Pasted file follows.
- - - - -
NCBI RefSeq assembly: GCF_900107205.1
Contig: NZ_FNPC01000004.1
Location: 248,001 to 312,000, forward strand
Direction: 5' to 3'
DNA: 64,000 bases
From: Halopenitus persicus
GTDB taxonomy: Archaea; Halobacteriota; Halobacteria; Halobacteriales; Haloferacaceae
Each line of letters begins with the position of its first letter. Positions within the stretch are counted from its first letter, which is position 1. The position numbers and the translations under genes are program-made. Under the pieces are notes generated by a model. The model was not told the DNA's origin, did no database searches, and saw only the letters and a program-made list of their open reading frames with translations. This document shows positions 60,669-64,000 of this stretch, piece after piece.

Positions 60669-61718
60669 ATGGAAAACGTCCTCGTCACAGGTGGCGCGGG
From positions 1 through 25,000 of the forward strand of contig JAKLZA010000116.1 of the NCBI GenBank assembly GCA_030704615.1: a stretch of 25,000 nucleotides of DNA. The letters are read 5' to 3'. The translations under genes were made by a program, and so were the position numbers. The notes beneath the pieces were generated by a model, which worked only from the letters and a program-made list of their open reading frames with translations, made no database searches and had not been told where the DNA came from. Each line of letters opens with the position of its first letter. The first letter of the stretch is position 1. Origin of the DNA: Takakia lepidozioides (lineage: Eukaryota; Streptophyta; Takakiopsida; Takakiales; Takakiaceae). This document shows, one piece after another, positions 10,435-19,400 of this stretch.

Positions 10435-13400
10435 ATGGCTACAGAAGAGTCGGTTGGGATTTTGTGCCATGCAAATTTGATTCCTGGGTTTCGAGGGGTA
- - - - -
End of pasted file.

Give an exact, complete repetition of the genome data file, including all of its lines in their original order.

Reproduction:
NCBI RefSeq assembly: GCF_900107205.1
Contig: NZ_FNPC01000004.1
Location: 248,001 to 312,000, forward strand
Direction: 5' to 3'
DNA: 64,000 bases
From: Halopenitus persicus
GTDB taxonomy: Archaea; Halobacteriota; Halobacteria; Halobacteriales; Haloferacaceae
Each line of letters begins with the position of its first letter. Positions within the stretch are counted from its first letter, which is position 1. The position numbers and the translations under genes are program-made. Under the pieces are notes generated by a model. The model was not told the DNA's origin, did no database searches, and saw only the letters and a program-made list of their open reading frames with translations. This document shows positions 60,669-64,000 of this stretch, piece after piece.

Positions 60669-61718
60669 ATGGAAAACGTCCTCGTCACAGGTGGCGCGGG
From positions 1 through 25,000 of the forward strand of contig JAKLZA010000116.1 of the NCBI GenBank assembly GCA_030704615.1: a stretch of 25,000 nucleotides of DNA. The letters are read 5' to 3'. The translations under genes were made by a program, and so were the position numbers. The notes beneath the pieces were generated by a model, which worked only from the letters and a program-made list of their open reading frames with translations, made no database searches and had not been told where the DNA came from. Each line of letters opens with the position of its first letter. The first letter of the stretch is position 1. Origin of the DNA: Takakia lepidozioides (lineage: Eukaryota; Streptophyta; Takakiopsida; Takakiales; Takakiaceae). This document shows, one piece after another, positions 10,435-19,400 of this stretch.

Positions 10435-13400
10435 ATGGCTACAGAAGAGTCGGTTGGGATTTTGTGCCATGCAAATTTGATTCCTGGGTTTCGAGGGGTA